Overview & Description
Blood transfusion is a procedure in which the blood or blood components from one person, called a donor, is given to another, called a recipient. Depending on the reason for the transfusion, the person may be given whole blood or a blood component, such as:
This blood can be obtained from many sources. Volunteer donors are carefully screened and interviewed before they are allowed to donate blood. Friends or family members can do a “directed donation.” But, findings have shown that these donations are not any safer than those given by random donors. An autologous donation means that a person has donated his or her own blood to be stored for future use. This may be done prior to an elective surgery.
Who is a candidate for the procedure?
People receive blood transfusions for many reasons. Blood transfusions can:
A person may need a blood transfusion if he or she has:
How is the procedure performed?
Most transfusions are given in a hospital. Sometimes they are given in outpatient settings such as an ambulatory care clinic, a doctor’s office, or even a home.
Unless an emergency exists, a sample of blood will be drawn for blood typing and cross-matching with the blood to be received. The blood type must be accurately identified when a person is to receive whole blood or red blood cells. The four blood types are known as A, B, AB, and O. Blood will also be referred to as Rh positive or Rh negative, depending upon whether the Rh antigen is present on the membrane of the red blood cells.
A careful history and physical will be performed before the transfusion. An intravenous (IV) will be started, usually in the hand or arm. To lessen the chance of a reaction, healthcare workers take several precautions. The blood is double checked by two healthcare workers to confirm that the blood about to be given is intended for the person about to receive it. The blood is run slowly, over 1.5 to 4 hours. The person’s vital signs, such as temperature, pulse, breathing rate, and blood pressure, will be closely watched during the procedure.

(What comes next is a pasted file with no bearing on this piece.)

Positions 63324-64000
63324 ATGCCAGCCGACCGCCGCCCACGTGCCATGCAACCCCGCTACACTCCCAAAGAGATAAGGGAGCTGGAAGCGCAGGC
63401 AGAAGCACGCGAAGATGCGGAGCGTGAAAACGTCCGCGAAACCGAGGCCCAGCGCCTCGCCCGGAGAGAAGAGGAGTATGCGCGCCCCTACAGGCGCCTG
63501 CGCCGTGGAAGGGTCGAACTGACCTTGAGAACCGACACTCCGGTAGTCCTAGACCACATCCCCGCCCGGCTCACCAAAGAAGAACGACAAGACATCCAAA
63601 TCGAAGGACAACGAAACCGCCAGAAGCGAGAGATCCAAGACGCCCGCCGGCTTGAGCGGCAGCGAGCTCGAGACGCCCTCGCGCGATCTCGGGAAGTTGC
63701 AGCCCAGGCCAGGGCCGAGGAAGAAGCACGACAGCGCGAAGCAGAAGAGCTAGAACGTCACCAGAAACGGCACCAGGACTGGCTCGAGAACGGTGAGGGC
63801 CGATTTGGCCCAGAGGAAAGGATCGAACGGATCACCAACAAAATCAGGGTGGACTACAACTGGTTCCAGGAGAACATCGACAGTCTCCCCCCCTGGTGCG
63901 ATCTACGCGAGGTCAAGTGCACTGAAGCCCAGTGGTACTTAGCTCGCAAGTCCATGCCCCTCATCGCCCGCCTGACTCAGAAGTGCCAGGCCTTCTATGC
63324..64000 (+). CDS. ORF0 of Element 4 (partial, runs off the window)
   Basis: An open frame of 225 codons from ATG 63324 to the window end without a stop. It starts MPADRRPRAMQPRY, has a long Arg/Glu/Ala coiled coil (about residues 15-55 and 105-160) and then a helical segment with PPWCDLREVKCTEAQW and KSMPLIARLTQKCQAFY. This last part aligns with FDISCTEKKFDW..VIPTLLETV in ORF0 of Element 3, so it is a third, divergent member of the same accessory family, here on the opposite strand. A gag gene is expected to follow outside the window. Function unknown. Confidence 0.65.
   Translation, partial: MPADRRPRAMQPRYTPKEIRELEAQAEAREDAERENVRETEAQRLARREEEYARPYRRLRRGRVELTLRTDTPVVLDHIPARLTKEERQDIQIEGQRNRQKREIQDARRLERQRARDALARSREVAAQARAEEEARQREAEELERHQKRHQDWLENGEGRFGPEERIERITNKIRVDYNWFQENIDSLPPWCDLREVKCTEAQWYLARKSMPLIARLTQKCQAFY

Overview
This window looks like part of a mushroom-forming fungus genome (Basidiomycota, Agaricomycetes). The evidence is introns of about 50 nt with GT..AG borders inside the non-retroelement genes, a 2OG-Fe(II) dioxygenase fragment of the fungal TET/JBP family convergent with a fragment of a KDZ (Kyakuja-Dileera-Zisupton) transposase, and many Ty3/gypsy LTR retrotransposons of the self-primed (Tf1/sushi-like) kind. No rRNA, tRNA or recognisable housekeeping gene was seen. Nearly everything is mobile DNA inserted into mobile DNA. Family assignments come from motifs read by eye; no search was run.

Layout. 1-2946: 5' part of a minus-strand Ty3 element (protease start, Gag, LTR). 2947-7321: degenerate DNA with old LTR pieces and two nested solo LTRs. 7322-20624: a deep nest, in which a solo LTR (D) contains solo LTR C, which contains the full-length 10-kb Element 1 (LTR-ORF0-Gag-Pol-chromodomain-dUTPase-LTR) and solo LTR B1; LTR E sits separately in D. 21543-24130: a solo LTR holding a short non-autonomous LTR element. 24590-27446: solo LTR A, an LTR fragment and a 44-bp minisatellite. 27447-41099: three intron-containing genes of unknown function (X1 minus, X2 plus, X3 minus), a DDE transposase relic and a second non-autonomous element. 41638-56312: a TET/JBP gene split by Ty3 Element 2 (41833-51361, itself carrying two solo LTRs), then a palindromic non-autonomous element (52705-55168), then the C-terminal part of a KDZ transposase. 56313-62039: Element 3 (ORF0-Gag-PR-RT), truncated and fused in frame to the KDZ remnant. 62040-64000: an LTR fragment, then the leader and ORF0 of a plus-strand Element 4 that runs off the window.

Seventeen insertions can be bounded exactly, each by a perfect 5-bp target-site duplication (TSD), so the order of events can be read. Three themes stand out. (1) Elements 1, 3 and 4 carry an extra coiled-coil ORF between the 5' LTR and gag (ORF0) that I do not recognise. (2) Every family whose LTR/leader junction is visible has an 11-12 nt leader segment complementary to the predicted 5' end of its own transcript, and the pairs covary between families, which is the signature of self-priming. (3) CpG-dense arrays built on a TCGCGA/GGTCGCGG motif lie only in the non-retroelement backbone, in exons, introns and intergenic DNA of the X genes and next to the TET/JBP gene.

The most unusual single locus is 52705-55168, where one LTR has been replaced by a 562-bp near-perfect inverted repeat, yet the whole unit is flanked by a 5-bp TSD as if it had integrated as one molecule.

Because an adverse reaction is most likely to occur in the first 15 minutes, the person is watched closely at first. Signs and symptoms of a transfusion reaction include:
Preparation & Expectations
What happens right after the procedure?
After the procedure, the person’s vital signs will be checked and compared to baseline measurements. Blood work, including a complete blood count or CBC, may be drawn to assess the person’s response to the transfusion.
Home Care and Complications
What happens later at home?
The healthcare provider will tell the person which symptoms to report after the procedure. Normal diet and most activities can be resumed after a transfusion.
What are the potential complications after the procedure?
Transfusion reactions are usually minor, and caused by antibodies to white blood cells still present in the blood product. This occurs in about 1 to 2% of all transfusions. Most reactions slowly clear after the transfusion is stopped. Rarely, blood cell destruction can occur when the donor blood is incompatible with that of the recipient. The person might have trouble breathing, severe pain in the chest or back, and blood in the urine. This condition is rare, but can be life threatening. Other complications, such as circulatory overload, may occur to people at risk from previous health problems.
Despite careful donor screening and blood testing, certain diseases can be transmitted by blood transfusion, although the risk is very low. These diseases include:
Concerns about the safety of donated blood products should be discussed with a healthcare provider.
Article type: xmedgeneral